Suppose there are real geese that lay golden eggs and each egg can be sold for P10 each. On their first laying year, the geese uniformly lay 10 eggs, generating total earnings of P100 (10 eggs at P10 each). These geese do not need to eat. There are 3 geese for sale and you won the raffle for the first pick. Goose One is priced at P1,000.00 (equivalent to ten times or 10x total earnings of P100), Goose Two at P1,500 (15x earnings), and Goose Three is offered at P2,000 (20x earnings).
It’s confirmed that the geese will increase their golden egg production after 1 year of uniformly laying 10 eggs. However, Goose One will increase golden egg production by 5% every year, Goose Two by 15% and Goose Three by 25%. After 10 years, the geese stop laying golden eggs and become ordinary geese. Thus, for 10 years, Goose One will lay a total of 126 golden eggs, Goose Two will have 203, while Goose Three will produce 333 eggs.
Which goose should you buy? Is Goose Three expensive? While Goose One is the ‘cheapest’ at P1,000, you should buy the ‘most expensive’ Goose Three at P2,000. Why? You will have the most golden eggs (333) and at P10 per egg, the highest earnings. Goose Three gives the highest return on investments even if it is the priciest initially.
The story of the gold-laying geese is similar to the story of the Philippine Stock Market (PSE). At 22x earnings, like Goose Three, the PSE is now one of the most ‘expensive’ in the world. Korea is doing around 10x and the US stock market is about 16x earnings. But why do savvy local and foreign investors continue to buy PSE stocks? You guessed it right. They believe it will lay the most golden eggs in the years to come. In other words, they believe that the Philippine economy is in for years of high growth. And much higher growth than other countries.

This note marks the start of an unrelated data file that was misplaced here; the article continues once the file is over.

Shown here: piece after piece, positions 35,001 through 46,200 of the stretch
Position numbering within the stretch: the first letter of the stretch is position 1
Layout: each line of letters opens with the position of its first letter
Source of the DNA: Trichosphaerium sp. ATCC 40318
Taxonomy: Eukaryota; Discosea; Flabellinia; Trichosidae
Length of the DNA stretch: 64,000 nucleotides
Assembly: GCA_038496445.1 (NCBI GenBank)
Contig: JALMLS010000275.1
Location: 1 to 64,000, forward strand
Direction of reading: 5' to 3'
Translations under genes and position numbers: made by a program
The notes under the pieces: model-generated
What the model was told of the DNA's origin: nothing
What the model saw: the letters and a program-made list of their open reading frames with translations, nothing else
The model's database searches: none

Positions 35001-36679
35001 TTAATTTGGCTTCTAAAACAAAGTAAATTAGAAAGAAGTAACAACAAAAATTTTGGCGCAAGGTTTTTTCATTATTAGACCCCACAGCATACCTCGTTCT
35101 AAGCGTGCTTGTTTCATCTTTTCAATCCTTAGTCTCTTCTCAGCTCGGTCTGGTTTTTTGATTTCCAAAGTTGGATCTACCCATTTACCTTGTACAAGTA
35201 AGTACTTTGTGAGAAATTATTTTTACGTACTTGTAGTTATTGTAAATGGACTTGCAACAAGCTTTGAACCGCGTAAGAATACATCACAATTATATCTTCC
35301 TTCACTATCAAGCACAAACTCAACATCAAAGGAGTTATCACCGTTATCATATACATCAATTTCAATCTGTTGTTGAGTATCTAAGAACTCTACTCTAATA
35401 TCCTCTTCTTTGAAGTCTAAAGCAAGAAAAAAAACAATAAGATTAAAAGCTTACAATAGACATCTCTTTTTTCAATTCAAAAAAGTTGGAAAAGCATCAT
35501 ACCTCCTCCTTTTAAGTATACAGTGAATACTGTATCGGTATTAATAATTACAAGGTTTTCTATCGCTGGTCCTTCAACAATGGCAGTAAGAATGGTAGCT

Let’s now go the question many people ask: after rising 33% last year and 26% so far this year, are PSE stocks expensive? Should you still buy stocks? The answer is, it depends on your belief about future Philippine growth. If you believe the future is bright and that brightness will mean more sales and higher income for the companies listed in the PSE, then buy. If you don’t think so, then don’t get into the market. Try to study your belief carefully. The firmer your conviction is, the more unafraid you become to withstand the ups and downs of the market. You know, as has been said, knowledge gives courage.
If you are a growth believer but don’t want to bother in choosing specific stocks and just want to invest in the country’s growth story, you can invest in Unit Investment Trust Fund (UITF) of banks or in Mutual Funds (MFs) that mirror the PSE index. These two are essentially the same. If you want to pick stocks yourself, you can take your cue from the geese story. Look at each goose or listed company and study its prospects. Are the company’s earnings good? How many eggs will it lay? Can it compete effectively? Are the goose caretakers or management competent to nurture the company or the goose that lays the golden egg? This is the ‘fundamental analysis’ you often read or hear around.
Do only what you can handle. For instance, since we have full time work, we can only study 3 stocks. These 3 stocks and some amount in a MF form the core of our equity investments. Of course, we studied the MF’s performance consistency and track record. Our investments there more than tripled in about 7 years. UITFs and MFs allow you to mimic investing in many stocks. Many mutual funds and UITFs accept even as low as P50,000.00.
If you want to do stock-picking yourself, just be careful about the ‘daw’ theory. This ‘daw’ theory is when somebody tells you to buy a stock because ‘tataas daw’ (it will go up supposedly) without explaining why it will go up. Sometimes it’s true, but it could be fatal to your financial health when it’s not. Know your goose.
Tony Moncupa, Jr. is the President and CEO of EastWest Banking Corp. Please e-mail your questions, comments, suggestions to [email protected]
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